The standard androgen deprivation therapies involving either chemical or surgical castration for androgen-dependent prostate cancer (ADPC), although effective at the beginning, can lead to inevitable castration-resistant prostate cancer (CPRC), which is lethal to patients. The growth of both ADPC and CRPC depends on androgen receptor (AR)-signaling.
AR is a transcription factor and turns on many genes that promote cancer cell growth and proliferation. AR does not act alone. It needs other accomplices to turn on gene transcription. Two classes of enzymes called histone demethylases that remove methyl groups from histones are required for AR-dependent gene transcription.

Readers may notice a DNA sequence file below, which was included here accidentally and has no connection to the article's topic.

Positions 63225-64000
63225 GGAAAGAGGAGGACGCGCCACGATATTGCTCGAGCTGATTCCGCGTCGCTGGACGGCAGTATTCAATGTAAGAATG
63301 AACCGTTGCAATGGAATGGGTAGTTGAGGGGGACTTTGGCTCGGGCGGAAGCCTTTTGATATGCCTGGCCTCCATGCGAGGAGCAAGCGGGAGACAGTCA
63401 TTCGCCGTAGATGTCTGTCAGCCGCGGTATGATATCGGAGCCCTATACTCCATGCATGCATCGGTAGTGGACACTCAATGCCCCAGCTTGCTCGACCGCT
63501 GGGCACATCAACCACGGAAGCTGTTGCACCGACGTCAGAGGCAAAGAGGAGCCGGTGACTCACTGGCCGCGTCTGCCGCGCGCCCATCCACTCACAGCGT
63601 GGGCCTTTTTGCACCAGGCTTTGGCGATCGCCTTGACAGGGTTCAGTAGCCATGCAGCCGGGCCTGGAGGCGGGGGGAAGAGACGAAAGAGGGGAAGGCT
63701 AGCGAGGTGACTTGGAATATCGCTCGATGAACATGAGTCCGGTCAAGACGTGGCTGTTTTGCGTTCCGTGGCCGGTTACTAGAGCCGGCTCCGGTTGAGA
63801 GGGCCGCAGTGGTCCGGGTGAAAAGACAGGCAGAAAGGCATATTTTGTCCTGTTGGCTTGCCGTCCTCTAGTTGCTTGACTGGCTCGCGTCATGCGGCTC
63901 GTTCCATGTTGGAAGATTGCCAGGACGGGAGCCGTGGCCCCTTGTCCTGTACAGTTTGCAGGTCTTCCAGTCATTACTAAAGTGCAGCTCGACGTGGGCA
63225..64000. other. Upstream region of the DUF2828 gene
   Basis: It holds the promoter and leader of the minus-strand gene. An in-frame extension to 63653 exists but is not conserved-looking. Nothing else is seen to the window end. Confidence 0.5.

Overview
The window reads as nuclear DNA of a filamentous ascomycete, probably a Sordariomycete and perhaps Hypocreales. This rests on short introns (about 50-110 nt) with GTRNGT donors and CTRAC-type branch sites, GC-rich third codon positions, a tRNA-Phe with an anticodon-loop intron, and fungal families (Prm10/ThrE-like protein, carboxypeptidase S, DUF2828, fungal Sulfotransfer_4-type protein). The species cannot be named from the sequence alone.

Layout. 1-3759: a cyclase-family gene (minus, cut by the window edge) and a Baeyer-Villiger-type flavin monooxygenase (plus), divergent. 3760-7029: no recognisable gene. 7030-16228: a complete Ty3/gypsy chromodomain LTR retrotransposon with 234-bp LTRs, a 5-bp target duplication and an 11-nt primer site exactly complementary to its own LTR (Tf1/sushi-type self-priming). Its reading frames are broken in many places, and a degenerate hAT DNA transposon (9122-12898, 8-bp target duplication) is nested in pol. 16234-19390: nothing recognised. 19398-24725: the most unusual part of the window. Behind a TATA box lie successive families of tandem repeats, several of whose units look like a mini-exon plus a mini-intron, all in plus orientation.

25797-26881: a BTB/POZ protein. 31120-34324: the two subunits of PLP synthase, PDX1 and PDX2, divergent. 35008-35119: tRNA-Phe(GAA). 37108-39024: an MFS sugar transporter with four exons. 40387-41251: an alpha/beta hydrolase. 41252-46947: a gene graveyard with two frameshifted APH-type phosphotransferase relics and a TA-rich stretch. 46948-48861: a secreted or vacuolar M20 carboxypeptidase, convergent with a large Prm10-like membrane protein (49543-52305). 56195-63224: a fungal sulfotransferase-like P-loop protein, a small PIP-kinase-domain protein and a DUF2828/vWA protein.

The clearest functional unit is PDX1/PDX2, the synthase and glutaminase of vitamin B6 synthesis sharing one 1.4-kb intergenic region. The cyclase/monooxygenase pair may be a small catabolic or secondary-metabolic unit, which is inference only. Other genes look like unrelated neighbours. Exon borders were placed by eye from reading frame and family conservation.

In collaboration with Drs. HongTao Yu, Jose Rizo-Rey, and Jer-Tong Hsieh (UT Southwestern), and Dr. Jung-Mo Ahn (UT Dallas) we obtained the CPRIT multi-investigator research award. We plan to study how the two classes of histone demethylases (LSD1 and JMJDs) work together with AR to turn on growth-promoting genes. We have developed several small molecule inhibitors of enzymatic activities of LSD1 and JMJD2, and peptide mimetics that disrupt the binding of AR to its co-factors.
We will test whether these compounds kill prostate cancer cells in culture dishes and in mice. We will optimize our current drugs to improve their bioactivity and will develop additional drugs based on the studies proposed here. This project will define new molecular targets for treating prostate cancer and will lay the foundation for the development of new drugs that may be effective in treating prostate cancer and overcome castration-resistance.